Perhaps my earliest memory of our family’s annual Passover Seder, was the daunting moment when I was called upon to recite for the first time, the Ma Nishtana, the segment of the Hagada text commonly referred to as the “Four Questions.” This year (nearly 30 years since my personal four questions debut), I anxiously await hearing those very same words from my adorable and precocious 3 ˝ year old niece.
What exactly is the origin of the custom for the youngest child who is capable to recite this section of the Hagada? Might there be a specific educational and pedagogic rationale for this long standing tradition?
The Mishna, the Oral Tradition, in Pesachim (116 A), introduces the basic premise for our familiar custom:
“Mozgo lo kos sheini,v’kaan haben shoel Aviv.V’im ein daat b’ven, Aviv melamdo-‘ma nishtana halaila hazeh, mikol haleilot...’ ulefi daato shel ben, Aviv melamdo...”
“A second cup of wine is poured and the child should then inquire of his father (the reasons for the Seder ritual). If the son is intellectually incapable to do this, the father is bound to instruct him as follows: ‘What differentiates this night from all other nights...?’A father should instruct the child in accordance with his capacity to understand...”
It seems from this teaching that upon pouring the second of the four cups of wine, a child should ask regarding the purpose of the many aspects of the Seder. If the child is not intellectually capable to ask those questions then his father should demonstrate for him, meaning he should recite the Ma Nishtana text to instruct his child in the proper Seder protocol, and should in general begin to cultivate the curiosity of the child, and engage the child in a manner that is consistent with his capacity to understand.
The Sages of the Talmud explain this teaching further:
Tanu Rabanan: Chacham beno, shoelu, v’im eno chacham, ishto shoeloto. V’im lav, hu shoel l’atzmo, v’afilu shnei talmidei chachamim, sheyodiin b’hilchot haPesach shoelin zeh lazeh...”
“The rabbis taught: One whose child is intellectually capable, should be asked by his child; if the child is not capable, the wife should inquire, and if the wife is not capable, he himself should ask those questions; and even if two scholars who are well versed in the laws of the Passover should sit together at the Passover-meal, one should ask the other the above questions...”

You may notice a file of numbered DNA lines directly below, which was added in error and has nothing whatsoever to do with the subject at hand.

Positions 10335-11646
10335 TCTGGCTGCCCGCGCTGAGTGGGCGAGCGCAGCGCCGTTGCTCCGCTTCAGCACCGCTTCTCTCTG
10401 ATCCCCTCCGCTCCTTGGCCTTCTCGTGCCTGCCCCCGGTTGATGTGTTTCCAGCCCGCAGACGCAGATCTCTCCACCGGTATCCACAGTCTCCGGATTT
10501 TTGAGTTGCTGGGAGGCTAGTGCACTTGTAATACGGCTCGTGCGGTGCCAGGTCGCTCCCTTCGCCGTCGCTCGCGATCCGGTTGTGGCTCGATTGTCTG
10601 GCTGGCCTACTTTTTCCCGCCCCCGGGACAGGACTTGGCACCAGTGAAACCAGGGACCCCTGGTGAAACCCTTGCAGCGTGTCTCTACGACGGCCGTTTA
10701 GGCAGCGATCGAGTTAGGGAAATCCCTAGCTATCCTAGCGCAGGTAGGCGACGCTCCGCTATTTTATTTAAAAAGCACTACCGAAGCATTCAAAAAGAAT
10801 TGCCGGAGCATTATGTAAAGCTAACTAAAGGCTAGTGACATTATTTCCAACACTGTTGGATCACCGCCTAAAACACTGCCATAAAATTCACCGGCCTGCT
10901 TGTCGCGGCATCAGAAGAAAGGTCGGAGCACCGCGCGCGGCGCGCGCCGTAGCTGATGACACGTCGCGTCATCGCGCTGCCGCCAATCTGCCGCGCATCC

The Sages introduce a new wrinkle to this entire teaching. Ideally we should be asked by our children, but if no child present is capable to ask, or if there is no child present, then the adults should still ask these questions of each other!
Perhaps, then there is an important educational idea being introduced through this teaching. Even if no child is present, we as adults still must ask these questions, to re-iterate the value of verbalizing a question, of articulating our intellectual curiosity. One cannot truly grow intellectually if he/she does not have the capacity to seek, inquire and probe, to look for answers and understanding. The mechanism of the question is perhaps the most vital and fundamental of pedagogical tools.
Maimonides also addresses this Talmudic teaching in two entries in his Law of Leaven and Unleavened.
In Chapter 7 (the third entry):
“V’tzarich laasot shinui balayla hazeh, kidei sherau habanim, veyishaalu, v’yamru ‘Ma nishtana halayla hazeh mikol haleilot’...”
“It is necessary to make changes on this night (the many rituals which are unique to the Seder evening), in order that the children will notice these differences, and ask saying: ‘What differentiates this night from all other nights?’...”
In Chapter 8 (the second entry), we read a slightly different scenario concerning these four questions:
“...umozgin hakos hasheini, v’kaan haben shoeil, v’omeir haKorei: ‘Ma Nishtana halaila hazeh mikol halailot...”